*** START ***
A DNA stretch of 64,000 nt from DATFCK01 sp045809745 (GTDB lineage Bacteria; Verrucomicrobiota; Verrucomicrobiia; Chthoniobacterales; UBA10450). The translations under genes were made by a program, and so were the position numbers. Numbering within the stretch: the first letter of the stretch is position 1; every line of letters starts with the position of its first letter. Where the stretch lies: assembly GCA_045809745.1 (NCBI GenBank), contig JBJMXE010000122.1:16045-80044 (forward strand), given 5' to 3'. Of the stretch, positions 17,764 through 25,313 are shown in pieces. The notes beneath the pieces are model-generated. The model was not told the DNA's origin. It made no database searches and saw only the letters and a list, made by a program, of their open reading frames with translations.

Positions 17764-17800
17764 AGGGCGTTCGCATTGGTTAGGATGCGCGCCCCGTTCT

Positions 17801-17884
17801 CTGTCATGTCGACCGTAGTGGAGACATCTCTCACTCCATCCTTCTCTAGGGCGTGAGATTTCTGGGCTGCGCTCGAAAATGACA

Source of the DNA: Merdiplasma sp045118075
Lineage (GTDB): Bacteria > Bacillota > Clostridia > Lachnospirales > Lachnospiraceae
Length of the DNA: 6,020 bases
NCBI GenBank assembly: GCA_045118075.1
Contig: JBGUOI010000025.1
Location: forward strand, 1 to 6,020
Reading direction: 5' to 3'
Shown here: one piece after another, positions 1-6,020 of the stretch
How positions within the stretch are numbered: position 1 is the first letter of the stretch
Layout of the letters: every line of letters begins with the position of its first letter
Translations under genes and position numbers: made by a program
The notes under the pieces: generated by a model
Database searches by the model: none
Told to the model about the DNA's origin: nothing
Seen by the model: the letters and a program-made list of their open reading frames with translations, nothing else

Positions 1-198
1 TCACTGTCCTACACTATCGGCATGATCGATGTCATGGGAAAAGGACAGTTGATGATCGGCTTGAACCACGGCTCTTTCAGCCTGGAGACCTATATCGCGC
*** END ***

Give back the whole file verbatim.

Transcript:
A DNA stretch of 64,000 nt from DATFCK01 sp045809745 (GTDB lineage Bacteria; Verrucomicrobiota; Verrucomicrobiia; Chthoniobacterales; UBA10450). The translations under genes were made by a program, and so were the position numbers. Numbering within the stretch: the first letter of the stretch is position 1; every line of letters starts with the position of its first letter. Where the stretch lies: assembly GCA_045809745.1 (NCBI GenBank), contig JBJMXE010000122.1:16045-80044 (forward strand), given 5' to 3'. Of the stretch, positions 17,764 through 25,313 are shown in pieces. The notes beneath the pieces are model-generated. The model was not told the DNA's origin. It made no database searches and saw only the letters and a list, made by a program, of their open reading frames with translations.

Positions 17764-17800
17764 AGGGCGTTCGCATTGGTTAGGATGCGCGCCCCGTTCT

Positions 17801-17884
17801 CTGTCATGTCGACCGTAGTGGAGACATCTCTCACTCCATCCTTCTCTAGGGCGTGAGATTTCTGGGCTGCGCTCGAAAATGACA

Source of the DNA: Merdiplasma sp045118075
Lineage (GTDB): Bacteria > Bacillota > Clostridia > Lachnospirales > Lachnospiraceae
Length of the DNA: 6,020 bases
NCBI GenBank assembly: GCA_045118075.1
Contig: JBGUOI010000025.1
Location: forward strand, 1 to 6,020
Reading direction: 5' to 3'
Shown here: one piece after another, positions 1-6,020 of the stretch
How positions within the stretch are numbered: position 1 is the first letter of the stretch
Layout of the letters: every line of letters begins with the position of its first letter
Translations under genes and position numbers: made by a program
The notes under the pieces: generated by a model
Database searches by the model: none
Told to the model about the DNA's origin: nothing
Seen by the model: the letters and a program-made list of their open reading frames with translations, nothing else

Positions 1-198
1 TCACTGTCCTACACTATCGGCATGATCGATGTCATGGGAAAAGGACAGTTGATGATCGGCTTGAACCACGGCTCTTTCAGCCTGGAGACCTATATCGCGC